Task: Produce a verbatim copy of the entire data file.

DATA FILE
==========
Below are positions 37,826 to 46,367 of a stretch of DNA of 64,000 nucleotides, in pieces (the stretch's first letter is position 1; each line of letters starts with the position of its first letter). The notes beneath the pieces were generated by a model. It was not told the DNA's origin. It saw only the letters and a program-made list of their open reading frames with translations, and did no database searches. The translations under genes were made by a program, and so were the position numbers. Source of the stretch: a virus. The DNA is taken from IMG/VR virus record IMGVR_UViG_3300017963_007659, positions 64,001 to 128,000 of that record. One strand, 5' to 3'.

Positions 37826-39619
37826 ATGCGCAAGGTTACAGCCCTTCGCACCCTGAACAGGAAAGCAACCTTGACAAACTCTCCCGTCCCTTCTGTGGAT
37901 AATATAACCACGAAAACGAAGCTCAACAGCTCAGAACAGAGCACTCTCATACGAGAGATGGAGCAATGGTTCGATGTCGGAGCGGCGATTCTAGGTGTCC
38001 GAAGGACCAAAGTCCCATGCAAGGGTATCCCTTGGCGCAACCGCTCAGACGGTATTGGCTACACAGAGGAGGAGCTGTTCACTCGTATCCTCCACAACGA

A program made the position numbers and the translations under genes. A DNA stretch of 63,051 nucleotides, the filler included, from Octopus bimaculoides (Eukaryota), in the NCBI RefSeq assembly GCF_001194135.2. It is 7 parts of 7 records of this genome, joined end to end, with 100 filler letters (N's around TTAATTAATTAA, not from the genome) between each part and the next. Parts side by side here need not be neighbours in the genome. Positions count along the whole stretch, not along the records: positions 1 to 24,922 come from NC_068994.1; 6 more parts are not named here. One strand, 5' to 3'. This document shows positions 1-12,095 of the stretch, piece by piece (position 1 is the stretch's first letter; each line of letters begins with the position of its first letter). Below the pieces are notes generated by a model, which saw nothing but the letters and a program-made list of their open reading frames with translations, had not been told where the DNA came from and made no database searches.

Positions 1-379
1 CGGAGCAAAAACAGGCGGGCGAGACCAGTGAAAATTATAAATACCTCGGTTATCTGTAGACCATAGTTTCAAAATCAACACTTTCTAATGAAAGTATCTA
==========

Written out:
Below are positions 37,826 to 46,367 of a stretch of DNA of 64,000 nucleotides, in pieces (the stretch's first letter is position 1; each line of letters starts with the position of its first letter). The notes beneath the pieces were generated by a model. It was not told the DNA's origin. It saw only the letters and a program-made list of their open reading frames with translations, and did no database searches. The translations under genes were made by a program, and so were the position numbers. Source of the stretch: a virus. The DNA is taken from IMG/VR virus record IMGVR_UViG_3300017963_007659, positions 64,001 to 128,000 of that record. One strand, 5' to 3'.

Positions 37826-39619
37826 ATGCGCAAGGTTACAGCCCTTCGCACCCTGAACAGGAAAGCAACCTTGACAAACTCTCCCGTCCCTTCTGTGGAT
37901 AATATAACCACGAAAACGAAGCTCAACAGCTCAGAACAGAGCACTCTCATACGAGAGATGGAGCAATGGTTCGATGTCGGAGCGGCGATTCTAGGTGTCC
38001 GAAGGACCAAAGTCCCATGCAAGGGTATCCCTTGGCGCAACCGCTCAGACGGTATTGGCTACACAGAGGAGGAGCTGTTCACTCGTATCCTCCACAACGA

A program made the position numbers and the translations under genes. A DNA stretch of 63,051 nucleotides, the filler included, from Octopus bimaculoides (Eukaryota), in the NCBI RefSeq assembly GCF_001194135.2. It is 7 parts of 7 records of this genome, joined end to end, with 100 filler letters (N's around TTAATTAATTAA, not from the genome) between each part and the next. Parts side by side here need not be neighbours in the genome. Positions count along the whole stretch, not along the records: positions 1 to 24,922 come from NC_068994.1; 6 more parts are not named here. One strand, 5' to 3'. This document shows positions 1-12,095 of the stretch, piece by piece (position 1 is the stretch's first letter; each line of letters begins with the position of its first letter). Below the pieces are notes generated by a model, which saw nothing but the letters and a program-made list of their open reading frames with translations, had not been told where the DNA came from and made no database searches.

Positions 1-379
1 CGGAGCAAAAACAGGCGGGCGAGACCAGTGAAAATTATAAATACCTCGGTTATCTGTAGACCATAGTTTCAAAATCAACACTTTCTAATGAAAGTATCTA